The full force of the Democratic Party has been deployed in a last-minute smear campaign to prevent the confirmation of Supreme Court nominee Brett Kavanaugh.
First, there was Christine Blasey Ford. Sen. Dianne Feinstein (D‑Calif.) had been holding her ace in the hole since July: A letter from Ford that claims Kavanaugh attempted to sexually assault her 36 years ago at a high school party. And though she’d had it for months, Feinstein conveniently chose to release it last week, a few days before Kavanaugh’s confirmation.
The problem? Ford can’t remember much more than that. She doesn’t remember the year, or her age, the location of the party, or how she got there. She told nobody at the time, and all four people she identified as being present at the party have denied being there (including her lifelong friend Leland Ingham Keyser, who both denies attending the party and knowing Kavanaugh altogether). Her various accounts even contradict themselves, identifying different numbers of people at the party.
When asked to testify before the Senate Judiciary Committee, Ford, a California resident, demanded in a letter to Chairman Chuck Grassley (R‑Iowa) permission to drive across the country rather than fly. She also required that in any hearing, Kavanaugh — the defendant — must testify first. If this sounds more like the plot of a Franz Kafka novel than a serious attempt to unearth the truth, that’s because it is.
As for Ford herself, she is a college professor, an outspoken Democrat, and an anti-Trump marcher.
Does this claim, made with absolutely no corroborating evidence on the eve of Kavanaugh’s confirmation, seem credible? Is this all it takes to stall the confirmation process of the nation’s highest court?
Kavanaugh has “categorically and unequivocally” denied the accusations multiple times. His response has always been the same: “I have never sexually assaulted anyone — not in high school, not in college, not ever.” His friend Mark Judge, the other alleged participant, has also denied the allegation.
But it doesn’t end there. Deborah Ramirez, after six days of “assessing her memories” and consulting with attorneys, came forward with a new accusation: She claims she was another victim of Kavanaugh’s aggressions at Yale Law School. Her story is also baseless — by her own admission, she wasn’t even sure it was Kavanaugh who did it. And, like Ford, she has no witnesses to corroborate her account.
And lastly, Michael Avenatti, lawyer for porn star Stormy Daniels and outspoken member of the “Resistance,” has released a “sworn declaration” from a client, Julie Swetnick, that claims Kavanaugh was part of a gang rape in the early 1980s.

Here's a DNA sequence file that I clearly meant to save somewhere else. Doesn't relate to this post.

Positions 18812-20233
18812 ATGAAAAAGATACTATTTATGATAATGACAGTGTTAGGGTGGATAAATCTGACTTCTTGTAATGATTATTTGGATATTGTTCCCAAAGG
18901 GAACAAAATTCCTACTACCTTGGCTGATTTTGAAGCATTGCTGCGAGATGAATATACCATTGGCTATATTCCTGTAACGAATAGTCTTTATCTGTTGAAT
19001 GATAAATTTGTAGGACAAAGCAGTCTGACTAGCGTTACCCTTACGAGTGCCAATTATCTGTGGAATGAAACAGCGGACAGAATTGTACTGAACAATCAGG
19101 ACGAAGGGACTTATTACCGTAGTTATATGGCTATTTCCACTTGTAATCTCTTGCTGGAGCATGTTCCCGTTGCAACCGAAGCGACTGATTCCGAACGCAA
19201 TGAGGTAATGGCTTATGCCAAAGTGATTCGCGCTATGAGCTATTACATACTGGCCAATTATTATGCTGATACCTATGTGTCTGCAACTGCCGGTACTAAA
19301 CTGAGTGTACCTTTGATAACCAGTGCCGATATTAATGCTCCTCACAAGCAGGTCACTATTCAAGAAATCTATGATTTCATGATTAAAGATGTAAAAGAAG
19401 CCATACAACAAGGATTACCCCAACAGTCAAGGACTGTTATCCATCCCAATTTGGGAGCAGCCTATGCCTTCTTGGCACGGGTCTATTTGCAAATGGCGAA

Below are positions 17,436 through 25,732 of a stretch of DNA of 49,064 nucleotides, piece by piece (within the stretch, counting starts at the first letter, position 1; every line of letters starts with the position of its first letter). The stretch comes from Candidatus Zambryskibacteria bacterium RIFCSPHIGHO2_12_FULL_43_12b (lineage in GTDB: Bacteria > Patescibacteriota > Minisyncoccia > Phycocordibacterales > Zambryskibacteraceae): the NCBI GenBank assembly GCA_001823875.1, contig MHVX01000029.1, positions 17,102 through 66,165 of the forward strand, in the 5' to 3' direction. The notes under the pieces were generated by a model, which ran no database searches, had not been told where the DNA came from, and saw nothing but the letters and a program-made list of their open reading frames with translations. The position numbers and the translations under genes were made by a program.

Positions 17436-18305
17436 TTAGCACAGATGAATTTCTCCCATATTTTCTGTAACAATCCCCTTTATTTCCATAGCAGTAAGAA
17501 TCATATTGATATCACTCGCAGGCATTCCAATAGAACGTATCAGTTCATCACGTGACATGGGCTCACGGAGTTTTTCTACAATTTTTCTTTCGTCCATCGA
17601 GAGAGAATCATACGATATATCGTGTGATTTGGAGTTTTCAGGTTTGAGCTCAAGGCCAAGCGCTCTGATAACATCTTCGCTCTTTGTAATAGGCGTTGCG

This claim is the most fantastical of them all. Swetnick graduated three years before Kavanaugh: Why did a college-aged woman attend 10 high school parties over a period of three years, especially if she knew there were gang rapes happening? Why didn’t she do anything about it? And why has nobody else made this claim?
Each accusation grows more ridiculous than the last. To sober minds, this reeks of desperation.
But in the eyes of the Democratic Party, this is more than enough evidence to delay the vote until after the midterm elections, when they hope to retake the Senate and permanently shelve Kavanaugh.
Remember, this is not the Democratic Party’s first attempt to delay Kavanaugh’s confirmation. From the circus-show interruptions during Kavanaugh’s initial hearings to Cory Booker’s “Spartacus moment” gaffe, Democrats have shown increasing desperation to prevent Kavanaugh from reaching the Supreme Court.
But why the hysteria?
Democrats are terrified the Supreme Court will reject their understanding of the Constitution as a hopelessly outdated, infinitely malleable document stained by a history of racism, sexism, and bigotry.
If Kavanaugh takes Justice Anthony Kennedy’s swing seat, Democrats’ central idea that the Constitution is a “living document” will be in jeopardy. And without this reasoning, the Supreme Court might no longer read “new rights” into the Constitution.
Consider some of the biggest triumphs of the left today: Abortion, gay marriage, and racial preferences. The people approved none of these through elected representatives. Instead, courts imposed them.
Because in the left’s formulation, these “rights” were really hidden in the Founders’ Constitution all along! Or is the Constitution outdated and irrelevant to the modern era? Which one is it?
The justification itself doesn’t seem to matter, so long as the end result is the enacting of the liberal political agenda.
The Democrats will resort to any absurdity to keep Kavanaugh off the court. The Republicans don’t seem to be backing down.
Regardless of what happens at the testimony, the aftermath won’t be pretty.
Garrison Grisedale is a George Washington Fellow and a senior studying politics.